Blow for French writers in Moroccan royal blackmail case
Blow for French writers in Moroccan royal blackmail case
Lawyers for French investigative journalists Eric Laurent and Catherine Graciet argued unsuccessfully that tapes of conversations between them and a Moroccan official were inadmissible.
“It’s a very big victory,” Patrice Spinosi, a lawyer for the king told AFP. “There is no longer any obstacle to going ahead to conviction.”
Laurent, 69, and Graciet, 42, were charged with blackmail and extortion for demanding three million euros from Moroccan King Mohammed VI not to bring out a book purportedly containing damaging revelations about him.
They were arrested in Paris in August 2015 after a secretly recorded meeting with a Moroccan official at which they allegedly accepted payments of 40,000 euros ($47,000) each, a source close to the French investigation told AFP.
They were in possession of 80,000 euros in cash as they left the meeting, which occurred after the monarch had filed a case with Paris prosecutors.
The Moroccan government claims that the payment was the first instalment of a total of two million euros demanded by the authors in exchange for not publishing their book.
The journalists allegedly demanded three million euros initially, but reduced the figure after further negotiations. They deny the charges.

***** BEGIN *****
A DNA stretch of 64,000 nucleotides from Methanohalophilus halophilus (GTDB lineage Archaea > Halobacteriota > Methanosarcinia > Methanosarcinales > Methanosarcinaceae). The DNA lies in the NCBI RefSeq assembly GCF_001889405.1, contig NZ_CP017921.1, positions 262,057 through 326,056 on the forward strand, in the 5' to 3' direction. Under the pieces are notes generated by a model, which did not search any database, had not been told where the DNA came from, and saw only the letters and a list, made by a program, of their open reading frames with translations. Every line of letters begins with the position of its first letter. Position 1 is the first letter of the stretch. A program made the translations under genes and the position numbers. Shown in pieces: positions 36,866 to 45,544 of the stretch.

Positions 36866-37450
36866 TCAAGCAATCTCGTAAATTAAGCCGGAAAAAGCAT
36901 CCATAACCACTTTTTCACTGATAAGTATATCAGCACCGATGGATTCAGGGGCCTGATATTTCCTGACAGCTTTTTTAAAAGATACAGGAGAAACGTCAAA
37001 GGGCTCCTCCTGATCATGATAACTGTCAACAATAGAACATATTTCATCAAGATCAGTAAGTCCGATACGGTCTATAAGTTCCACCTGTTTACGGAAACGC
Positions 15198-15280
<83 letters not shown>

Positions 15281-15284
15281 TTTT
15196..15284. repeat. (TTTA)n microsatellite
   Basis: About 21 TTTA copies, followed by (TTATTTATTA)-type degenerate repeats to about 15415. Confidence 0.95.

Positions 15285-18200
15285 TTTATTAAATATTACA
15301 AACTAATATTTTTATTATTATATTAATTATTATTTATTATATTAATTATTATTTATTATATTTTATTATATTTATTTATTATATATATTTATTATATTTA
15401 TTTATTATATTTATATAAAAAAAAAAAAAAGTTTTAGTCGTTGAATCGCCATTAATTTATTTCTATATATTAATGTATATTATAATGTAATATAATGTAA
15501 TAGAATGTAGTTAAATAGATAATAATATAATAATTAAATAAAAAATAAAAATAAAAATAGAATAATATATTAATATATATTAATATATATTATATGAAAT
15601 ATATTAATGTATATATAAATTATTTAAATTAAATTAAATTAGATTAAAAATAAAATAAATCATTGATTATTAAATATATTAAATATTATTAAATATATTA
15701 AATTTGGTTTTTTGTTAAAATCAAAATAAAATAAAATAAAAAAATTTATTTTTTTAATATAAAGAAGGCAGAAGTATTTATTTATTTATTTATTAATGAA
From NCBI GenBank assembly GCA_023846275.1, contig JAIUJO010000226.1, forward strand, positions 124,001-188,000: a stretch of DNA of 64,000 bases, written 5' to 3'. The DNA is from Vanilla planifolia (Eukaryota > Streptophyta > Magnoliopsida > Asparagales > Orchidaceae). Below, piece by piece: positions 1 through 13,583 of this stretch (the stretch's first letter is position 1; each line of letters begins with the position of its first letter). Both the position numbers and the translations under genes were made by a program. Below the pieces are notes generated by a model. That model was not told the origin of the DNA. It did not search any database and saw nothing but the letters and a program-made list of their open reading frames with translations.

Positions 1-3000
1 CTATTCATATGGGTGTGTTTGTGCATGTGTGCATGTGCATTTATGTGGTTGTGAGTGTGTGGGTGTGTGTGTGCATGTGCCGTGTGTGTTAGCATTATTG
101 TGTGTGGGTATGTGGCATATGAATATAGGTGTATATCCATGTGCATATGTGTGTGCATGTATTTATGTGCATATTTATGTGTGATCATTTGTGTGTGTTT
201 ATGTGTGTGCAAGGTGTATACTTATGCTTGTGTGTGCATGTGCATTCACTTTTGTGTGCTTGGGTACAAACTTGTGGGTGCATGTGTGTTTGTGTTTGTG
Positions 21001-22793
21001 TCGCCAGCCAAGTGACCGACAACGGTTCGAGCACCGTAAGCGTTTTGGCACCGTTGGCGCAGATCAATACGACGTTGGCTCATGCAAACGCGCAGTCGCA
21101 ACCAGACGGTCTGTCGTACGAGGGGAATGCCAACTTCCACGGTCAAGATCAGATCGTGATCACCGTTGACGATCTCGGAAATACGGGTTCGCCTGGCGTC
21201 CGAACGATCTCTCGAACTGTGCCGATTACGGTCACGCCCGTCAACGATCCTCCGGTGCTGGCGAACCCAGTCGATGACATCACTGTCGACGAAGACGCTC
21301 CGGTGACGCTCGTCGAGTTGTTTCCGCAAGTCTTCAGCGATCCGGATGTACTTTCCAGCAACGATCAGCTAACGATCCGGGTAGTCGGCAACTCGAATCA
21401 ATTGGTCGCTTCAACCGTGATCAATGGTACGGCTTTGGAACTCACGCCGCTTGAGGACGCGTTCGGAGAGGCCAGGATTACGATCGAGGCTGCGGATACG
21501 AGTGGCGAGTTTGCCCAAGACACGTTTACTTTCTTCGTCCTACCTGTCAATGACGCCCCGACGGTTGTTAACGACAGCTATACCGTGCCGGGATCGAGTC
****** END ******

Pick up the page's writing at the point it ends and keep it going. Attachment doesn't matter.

Laurent and Graciet published a highly critical book on Mohammed VI in 2012 titled “The Predator King” about his extensive business dealings which was banned in Morocco.
Their new book had been slated for publication in early 2016.
Laurent was previously recorded during two other meetings with the envoy, Hicham Naciri, a lawyer.
In an earlier preliminary hearing, the court judged the recordings were made with the “indirect participation” of French investigators “without the consent” of the two journalists, which it said contravened the principle of a fair trial.
But on Friday the court delivered its final ruling, saying police had played a “passive” role and could not be considered to have been “truly involved” in the bugging.
Investigating magistrates must now decide whether to send the case to trial or throw it out.
Controversy surrounds Qatari Emir’s UK visit
LONDON: Qatar’s Emir Tamim bin Hamad Al-Thani arrived in the United Kingdom on Sunday for a visit that is already mired in controversy, with activists planning to demonstrate outside Parliament on Monday against Qatar’s continued support for terrorism across the Middle East region.
Meanwhile, banners over prominent roads in London, with the hashtag #OpposeQatarVisit, asked: “If a country was accused of paying $1 billion in a ransom to terrorist groups… then why is the UK government rolling out the red carpet for the Qatar Emir?”
The schedule of the Qatar Emir’s visit was not disclosed officially by the UK government, but sources told Arab News that his official engagements will start Monday morning with a meeting with UK businessmen and later in the day, he is due to make a speech in Parliament. His meeting with Prime Minister Theresa May and other members of the UK government will take place on Tuesday.